Ray springboards to the gospel using the illustration of the movie Evil Roy Slade. The movie begins with a baby in a diaper holding a teddy bear and kicking cactus, to show how tough the title character was. Sinners likewise try to kick against God.
January 19, 2018
Ray springboards to the gospel by sharing an observation of a law of physics, that every action has an equal and opposite reaction. With this law in mind, Ray tells the personal story of being stuck hanging from a high shelf having lost his ladder underfoot.
Recently I was reminded about physical law or a law of physics that goes something like this.1 Every action has an equal and opposite reaction. By that I mean if you push against a wall, a law of physics says that that wall pushes back to you with the same intensity that you push against the wall.
I was up a ladder when I was reminded of this law. Eight feet up the ladder. I had to pick up a piece of wood that weighed about 30 pounds. As I pushed the wood to the back of the shelf, this law kicked into action and saw myself and the ladder as one entity.
Suddenly that entity passed through me through the ladder, and the bottom of the ladder kicked out about 12 inches. So I found myself precariously hanging from the shelf about eight-feet in the air above a ladder that was about to fall. I thought, Oh, I could get injured any second!
I learned something about myself. I learned that I’m a very proud person, because I thought, You know, about now I should call out, ‘Help! Somebody help me!’ But I didn’t want to. The reason for that is that my staff would come running in and see me hanging from an eight-foot shelf and think, This looks stupid. What an idiot this guy is.2
So I looked around, and on my right hand, on my right side was a steel cabinet. And I thought, If I reach out from the shelf, I can put my foot on the cabinet to save myself. And that’s what I did.
We will not call out for help if we think we can save ourselves, because we’re proud creatures. And why should we anyway, if we can save ourselves? Now the Bible says, “Whoever calls upon the name of the Lord shall be saved.”3 And if you’ve not called on the name of the Lord it’s because you think you can save yourself. You say, “What do you mean, ‘Save yourself’? What are you talking about?”
You may not realize it, but you are hanging in a very precarious position. When you think about it, you and I are hanging from this life over eternity. Every one of us. And in an instant we can fall through death. In the back of your mind you’re thinking, “Yeah, if that happens…if there’s a God…if there’s a Judgment Day…if there’s a Heaven or Hell, I’ll be fine. My hope is that I’m a good person.”4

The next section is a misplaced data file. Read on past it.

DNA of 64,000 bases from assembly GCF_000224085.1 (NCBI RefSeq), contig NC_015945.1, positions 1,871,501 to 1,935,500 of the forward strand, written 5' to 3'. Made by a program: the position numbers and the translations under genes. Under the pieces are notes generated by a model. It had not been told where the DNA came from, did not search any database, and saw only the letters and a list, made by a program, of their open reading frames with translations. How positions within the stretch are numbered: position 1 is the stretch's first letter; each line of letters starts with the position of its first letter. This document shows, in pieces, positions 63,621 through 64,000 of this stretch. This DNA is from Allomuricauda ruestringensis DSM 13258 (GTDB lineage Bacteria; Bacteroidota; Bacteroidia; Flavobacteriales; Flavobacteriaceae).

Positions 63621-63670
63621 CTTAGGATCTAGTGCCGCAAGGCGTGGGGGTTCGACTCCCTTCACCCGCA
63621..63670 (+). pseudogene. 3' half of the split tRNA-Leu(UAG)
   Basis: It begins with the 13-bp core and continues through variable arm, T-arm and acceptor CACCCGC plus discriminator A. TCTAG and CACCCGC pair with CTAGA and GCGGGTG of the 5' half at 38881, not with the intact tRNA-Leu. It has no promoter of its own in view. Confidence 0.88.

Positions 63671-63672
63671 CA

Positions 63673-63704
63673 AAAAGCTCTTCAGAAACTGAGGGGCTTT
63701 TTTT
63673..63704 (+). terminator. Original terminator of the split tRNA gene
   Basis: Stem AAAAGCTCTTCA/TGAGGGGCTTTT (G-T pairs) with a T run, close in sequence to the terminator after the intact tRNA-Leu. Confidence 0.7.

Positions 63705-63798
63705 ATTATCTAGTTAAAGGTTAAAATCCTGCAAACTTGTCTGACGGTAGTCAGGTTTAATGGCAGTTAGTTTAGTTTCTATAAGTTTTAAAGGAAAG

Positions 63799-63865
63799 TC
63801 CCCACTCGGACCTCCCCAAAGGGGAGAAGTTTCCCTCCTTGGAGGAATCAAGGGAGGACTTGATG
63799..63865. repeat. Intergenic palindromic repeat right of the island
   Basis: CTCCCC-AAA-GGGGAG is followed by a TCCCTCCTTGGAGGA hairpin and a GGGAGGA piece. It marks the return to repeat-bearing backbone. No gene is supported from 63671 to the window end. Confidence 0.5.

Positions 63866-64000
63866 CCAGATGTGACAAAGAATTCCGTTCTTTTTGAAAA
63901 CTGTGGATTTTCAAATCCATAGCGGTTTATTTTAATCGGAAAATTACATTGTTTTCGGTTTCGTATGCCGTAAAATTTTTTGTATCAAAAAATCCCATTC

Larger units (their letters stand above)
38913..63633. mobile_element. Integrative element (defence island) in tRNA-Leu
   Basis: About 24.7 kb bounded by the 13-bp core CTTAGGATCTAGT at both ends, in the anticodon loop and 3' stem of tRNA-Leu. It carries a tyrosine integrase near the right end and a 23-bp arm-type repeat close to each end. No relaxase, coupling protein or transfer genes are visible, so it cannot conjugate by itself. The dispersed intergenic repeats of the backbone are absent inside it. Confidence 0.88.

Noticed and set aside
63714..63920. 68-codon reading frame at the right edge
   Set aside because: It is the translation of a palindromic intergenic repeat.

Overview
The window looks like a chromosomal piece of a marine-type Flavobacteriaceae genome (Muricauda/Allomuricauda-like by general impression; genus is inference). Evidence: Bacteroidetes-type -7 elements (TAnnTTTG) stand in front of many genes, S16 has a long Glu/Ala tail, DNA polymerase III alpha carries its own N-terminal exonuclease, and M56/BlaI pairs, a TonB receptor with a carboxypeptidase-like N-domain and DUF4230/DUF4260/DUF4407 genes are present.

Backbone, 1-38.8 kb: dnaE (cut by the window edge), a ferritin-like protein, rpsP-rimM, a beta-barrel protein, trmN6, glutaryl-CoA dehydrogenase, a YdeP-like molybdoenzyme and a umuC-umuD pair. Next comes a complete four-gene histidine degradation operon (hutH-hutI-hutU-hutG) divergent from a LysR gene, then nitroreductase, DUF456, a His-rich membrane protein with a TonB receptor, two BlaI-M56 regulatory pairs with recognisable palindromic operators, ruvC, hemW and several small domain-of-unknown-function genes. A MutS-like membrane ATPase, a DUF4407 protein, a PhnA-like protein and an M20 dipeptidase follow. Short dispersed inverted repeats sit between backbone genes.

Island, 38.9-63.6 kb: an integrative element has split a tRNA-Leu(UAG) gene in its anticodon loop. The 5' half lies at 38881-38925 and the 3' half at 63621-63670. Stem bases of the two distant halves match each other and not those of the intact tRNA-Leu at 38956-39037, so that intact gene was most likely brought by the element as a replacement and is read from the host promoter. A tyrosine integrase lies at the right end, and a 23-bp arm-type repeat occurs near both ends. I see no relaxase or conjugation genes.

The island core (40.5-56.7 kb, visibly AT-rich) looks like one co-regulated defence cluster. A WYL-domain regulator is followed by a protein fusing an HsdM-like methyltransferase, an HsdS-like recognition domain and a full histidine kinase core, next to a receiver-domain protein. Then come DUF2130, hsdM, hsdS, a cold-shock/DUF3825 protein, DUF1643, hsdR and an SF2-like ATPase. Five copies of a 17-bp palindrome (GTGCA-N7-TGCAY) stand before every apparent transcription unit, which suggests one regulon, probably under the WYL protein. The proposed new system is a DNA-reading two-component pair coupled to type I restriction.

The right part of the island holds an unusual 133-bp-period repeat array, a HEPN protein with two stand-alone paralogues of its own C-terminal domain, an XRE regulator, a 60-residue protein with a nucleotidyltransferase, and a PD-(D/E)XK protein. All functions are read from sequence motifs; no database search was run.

That’s how you think you can save yourself.5
What I’d like to do this morning is show you that what you’re hoping in is actually a parachute filled with holes. What you’re doing is extremely dangerous. What I want to do is show you there is no steel shelf or anything for you to put your foot on to save yourself.
So, you are trusting your own righteousness6 to save you on the Day of Judgment—and there’s going to be a Day of Judgment—and you think that you are basically a good person. Let’s see if you are. Let’s look at the Commandments and see God’s standard for morality.7 The first of the Ten Commandments says, “You shall have no other gods before Me.”8 Is God first in your affections? Do you love the God who gave you life? You and I should. He gave us taste buds to enjoy good food. He’s lavished His goodness upon us. We’ve a free land to be in, and enjoy the pleasures of this life—good food and friendships, health, a mind to think with, ears to hear with, eyes to see with. You’re not some person in Africa, part of some famine, lying on the ground with flies crawling cross your face. God has greatly blessed you as a person. So you should love God and put Him first in your affections. Do you do that?
Some of you might say, “I do that. I love God.” Well, let me ask you a question: Have you ever used God’s name in vain?9 You say, “Yeah. Once or twice.” So you’ve taken the name of the God who lavished His goodness upon you, gave you life, and used it as a cussword to express disgust. Folks, that’s called “blasphemy,” when you use God’s name as a cussword.10
“Adolf Hitler’s name wasn’t despised enough to use as a cussword, and you’ve taken the name of the God who gave you life, and blasphemed Him.”
Adolf Hitler’s name wasn’t despised enough to use as a cussword, and you’ve taken the name of the God who gave you life, and blasphemed Him—which shows that you don’t love God.11 And the problem is this: You’ve probably created a god to suit yourself. The Bible says there is one God and He is perfect,12 holy,13 and righteous.14 The Bible says He’ll “by no means clear the guilty.”15 What you’ve done is transgressed the Ten Commandments, which say, “You shall not make yourself a graven image.”16 That means you shouldn’t make a god to suit yourself, either with your hands or with your mind.
Come across to the Sixth Commandment.17 It says, “You shall not kill.”18 You say, “Well, I haven’t killed anybody.” The Bible says if you get angry without cause you’re in danger of judgment.19 The Scriptures say, “Whoever hates his brother is a murderer.”20 The Seventh Commandment is, “You shall not commit adultery.”21 Maybe you’ve not committed adultery, but listen to what Jesus said. He said, “But I say to you, whoever looks upon a woman to lust after her has committed adultery already with her in his heart.”22
Have you ever lied or stolen? The Bible says, “No liar will inherit the kingdom of God, no thief…”23 In fact the Bible says, “All liars will have their part in the lake24 of fire.”25 See, if you are trusting in your own goodness to save you, realize you’re not good. You’re like the rest of us. Your conscience is defiled,26 the Bible says. It even says you’ve got an evil conscience.27 What you do when you judge yourself is judge by a standard you don’t even judge other people with.28 That’s because your conscience is dead. You know it’s wrong to lie and steal and lust and blaspheme. So, on the Day of Judgment you’ll be guilty and the Bible says you’ll end up in Hell. That’s not God’s will.
Folks, the same Judge that condemns us the Bible says is “rich in mercy.”29 Even though we’re guilty, He’s provided a way for you to be forgiven. He’s provided a way of escape. He’s provided a way so that your case can be dismissed.
The way He did it was in becoming a human being in Jesus Christ, and giving His life as a sacrifice for the sin of the world. Jesus paid your fine in His life’s blood, so you could leave the courtroom on the Day of Judgment. The Bible says that “God so loved the world that He gave His only begotten Son that whoever believes in Him should not perish but have everlasting life.”30
Folks, God offers you the gift of everlasting life. Please, today come to your senses.31 Repent32 and put your trust in Jesus Christ, and the Bible says you’ll pass from death to life.33 Thank you so much for listening. God bless you.